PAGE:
Artist Profile - Threadbare
Threadbare, a solo project for Ben Mackel, is dedicated to simple, bittersweet songs worn down to a thin comfort that are influenced by artists such as Nick Drake, Joni Mitchell, David Wilcox, and Gregory Alan Isakov. Ben Mackel grew up near Asheville, NC and is also a member of The Blue Eyed Bettys as well as an actor and composer for theatre.
Transcript of interview from One on One episode. Ben plays all over the country with his band The Blue-Eyed Bettys, but for his Threadbare project, he takes his music in a strikingly different direction. You could almost say the name is self-explanatory and not be too far off. It is tempting to do that but it's more complex than that. There is interplay between the words and the music like in all songs, but there is also a percussive tone to Ben's annunciation and his dynamics of his guitar.
"Catching" is about mornings. I recently discovered mornings. You know, originally I'm an actor and a touring musician so my lifestyle has always been late nights and I'm recently coming to love mornings. I'm dating this girl who's a teacher and she wakes up so early, and I've found that I love that and I love those times that we do get to sleep in together and enjoy a morning together. It's just a simple sweet song expressing how much I love it.
My favorite line out of this, it's not even a line but the phrase "feathering voice." I love that and it's the kind of thing where, I never heard that phrase before but instantly I know exactly what you're talking about.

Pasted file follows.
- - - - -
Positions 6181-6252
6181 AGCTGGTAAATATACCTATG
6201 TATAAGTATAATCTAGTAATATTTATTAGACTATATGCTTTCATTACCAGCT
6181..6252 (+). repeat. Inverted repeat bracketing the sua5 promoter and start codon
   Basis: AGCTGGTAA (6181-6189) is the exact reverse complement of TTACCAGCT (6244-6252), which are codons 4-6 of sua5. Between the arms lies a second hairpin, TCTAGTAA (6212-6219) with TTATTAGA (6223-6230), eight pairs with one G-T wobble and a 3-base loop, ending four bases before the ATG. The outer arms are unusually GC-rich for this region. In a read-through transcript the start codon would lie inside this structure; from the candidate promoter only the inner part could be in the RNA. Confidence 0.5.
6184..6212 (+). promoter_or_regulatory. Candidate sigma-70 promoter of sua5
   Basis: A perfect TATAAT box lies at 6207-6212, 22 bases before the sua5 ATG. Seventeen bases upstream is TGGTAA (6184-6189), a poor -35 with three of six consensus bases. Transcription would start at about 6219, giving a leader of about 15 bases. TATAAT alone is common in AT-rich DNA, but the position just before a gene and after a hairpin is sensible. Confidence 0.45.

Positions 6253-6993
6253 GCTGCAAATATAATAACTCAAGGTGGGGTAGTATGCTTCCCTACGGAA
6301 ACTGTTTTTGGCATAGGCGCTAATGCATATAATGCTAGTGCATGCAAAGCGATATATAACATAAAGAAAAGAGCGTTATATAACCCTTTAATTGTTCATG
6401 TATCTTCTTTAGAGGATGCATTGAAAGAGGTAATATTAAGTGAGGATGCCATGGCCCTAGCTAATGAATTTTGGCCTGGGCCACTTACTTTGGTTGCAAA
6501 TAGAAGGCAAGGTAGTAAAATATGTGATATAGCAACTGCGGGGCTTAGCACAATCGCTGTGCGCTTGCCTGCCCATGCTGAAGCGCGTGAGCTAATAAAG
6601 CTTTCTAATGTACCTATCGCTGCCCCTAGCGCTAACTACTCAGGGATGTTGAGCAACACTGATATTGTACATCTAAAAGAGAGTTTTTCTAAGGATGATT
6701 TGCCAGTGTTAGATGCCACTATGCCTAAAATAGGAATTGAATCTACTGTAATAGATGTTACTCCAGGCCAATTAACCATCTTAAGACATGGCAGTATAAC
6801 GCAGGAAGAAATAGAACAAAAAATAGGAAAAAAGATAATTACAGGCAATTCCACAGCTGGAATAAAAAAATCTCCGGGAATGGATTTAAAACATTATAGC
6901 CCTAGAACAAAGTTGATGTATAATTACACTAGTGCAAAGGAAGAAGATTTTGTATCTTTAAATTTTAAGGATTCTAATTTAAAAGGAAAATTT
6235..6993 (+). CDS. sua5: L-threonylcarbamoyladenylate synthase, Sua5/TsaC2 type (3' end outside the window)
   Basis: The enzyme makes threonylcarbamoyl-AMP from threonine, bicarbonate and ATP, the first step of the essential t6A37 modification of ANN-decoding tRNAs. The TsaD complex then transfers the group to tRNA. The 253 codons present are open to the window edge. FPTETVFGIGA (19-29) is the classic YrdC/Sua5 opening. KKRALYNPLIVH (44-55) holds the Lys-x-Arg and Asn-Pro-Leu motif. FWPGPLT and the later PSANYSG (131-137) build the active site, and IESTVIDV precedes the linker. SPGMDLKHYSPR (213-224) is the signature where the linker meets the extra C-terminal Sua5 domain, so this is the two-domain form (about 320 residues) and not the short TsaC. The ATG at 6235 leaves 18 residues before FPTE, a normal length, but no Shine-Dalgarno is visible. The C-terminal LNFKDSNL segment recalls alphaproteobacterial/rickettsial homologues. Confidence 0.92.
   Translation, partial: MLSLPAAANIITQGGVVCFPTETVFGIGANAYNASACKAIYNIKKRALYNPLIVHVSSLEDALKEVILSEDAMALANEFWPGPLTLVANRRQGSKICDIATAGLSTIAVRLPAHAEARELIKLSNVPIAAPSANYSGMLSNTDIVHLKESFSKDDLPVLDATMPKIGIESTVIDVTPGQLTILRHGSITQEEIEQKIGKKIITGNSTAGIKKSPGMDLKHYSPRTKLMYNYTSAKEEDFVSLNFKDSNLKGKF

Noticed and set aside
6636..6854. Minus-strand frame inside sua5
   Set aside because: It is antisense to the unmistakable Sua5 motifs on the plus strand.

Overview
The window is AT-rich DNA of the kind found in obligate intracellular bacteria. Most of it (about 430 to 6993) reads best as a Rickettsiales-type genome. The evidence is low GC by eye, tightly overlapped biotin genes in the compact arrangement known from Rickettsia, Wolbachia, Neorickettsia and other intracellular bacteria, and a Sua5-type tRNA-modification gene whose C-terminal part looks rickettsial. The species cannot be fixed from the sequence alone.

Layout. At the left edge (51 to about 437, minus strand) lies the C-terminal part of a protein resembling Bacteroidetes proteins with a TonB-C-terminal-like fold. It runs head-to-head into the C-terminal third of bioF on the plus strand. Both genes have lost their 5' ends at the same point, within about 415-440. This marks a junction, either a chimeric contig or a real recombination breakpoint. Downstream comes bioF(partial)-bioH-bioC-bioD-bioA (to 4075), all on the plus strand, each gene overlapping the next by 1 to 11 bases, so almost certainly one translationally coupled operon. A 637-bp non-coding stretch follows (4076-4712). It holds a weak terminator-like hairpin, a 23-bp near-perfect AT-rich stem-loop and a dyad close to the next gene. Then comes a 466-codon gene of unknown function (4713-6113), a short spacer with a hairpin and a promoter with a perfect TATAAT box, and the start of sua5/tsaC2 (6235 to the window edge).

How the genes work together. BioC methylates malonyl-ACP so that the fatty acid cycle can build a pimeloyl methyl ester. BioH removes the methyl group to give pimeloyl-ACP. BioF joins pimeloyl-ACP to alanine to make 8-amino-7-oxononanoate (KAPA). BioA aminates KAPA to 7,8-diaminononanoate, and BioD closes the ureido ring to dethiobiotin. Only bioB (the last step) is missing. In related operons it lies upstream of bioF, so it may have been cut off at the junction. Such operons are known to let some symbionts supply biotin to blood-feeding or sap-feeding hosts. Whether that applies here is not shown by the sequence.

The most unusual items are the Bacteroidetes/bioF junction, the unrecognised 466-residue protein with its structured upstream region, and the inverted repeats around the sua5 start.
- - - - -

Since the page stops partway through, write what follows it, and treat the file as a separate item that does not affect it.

Right. I don't even know that I've heard it either. It just kind of came out while I was writing. A feathering voice. I wanted to describe that early morning--what your voice does when you first wake up but it's still so sweet to hear first thing in the morning. Feathering voice, I love it.
And I like "waking up with good loving in my life." The feeling I get from that, and it might be wrong, but without you even saying it, it feels like it's for the first time or after a long time, maybe.
Right. Yeah. It's like a new thing. You know the feeling but you haven't been there in a long time. That's exactly it.
So "Lavender Hue" was about--again, I drive a lot and think about things. I drive early in the morning sometimes and I was driving on 240 in Asheville, right where--before you get to the bridge, headed south. And I saw that view of the mountains and it was so early in the morning where it got that perfect purply kind of lavender hue and I love it so much. That moment, you know, it passes within 15 minutes. There's a certain window where that color really pops out. And I wanted to write some sort of song about it. The lyrics in the song are so few, they're so sparse, which has been a frequent thing of mine, and there are two verses. The first one is how the town has changed. This is Asheville and it's growing faster than it knows how to do. And the people are different now. I grew up in Hendersonville, North Carolina, and came to Asheville often and the people were just all these granola hippies, loving people. And now, I don't want to get too political or anything but it just seems like a lot more money is driving the town, and a lot more visitors. Which, I love visitors coming and seeing it but they kind of overrun it at night, you know, and there's just partying and--anyway, I love that side of life and I'm not unhappy that it's happening to Asheville. But sometimes I just miss the old – so the first verse is about that and how you still get the sense of what Asheville was and is at heart in the morning when you see that purply haze. I wanted to write something about that. Then I used that as an analogy in the second verse of lost opportunity, the way things change, the way I change, imagining what could have been.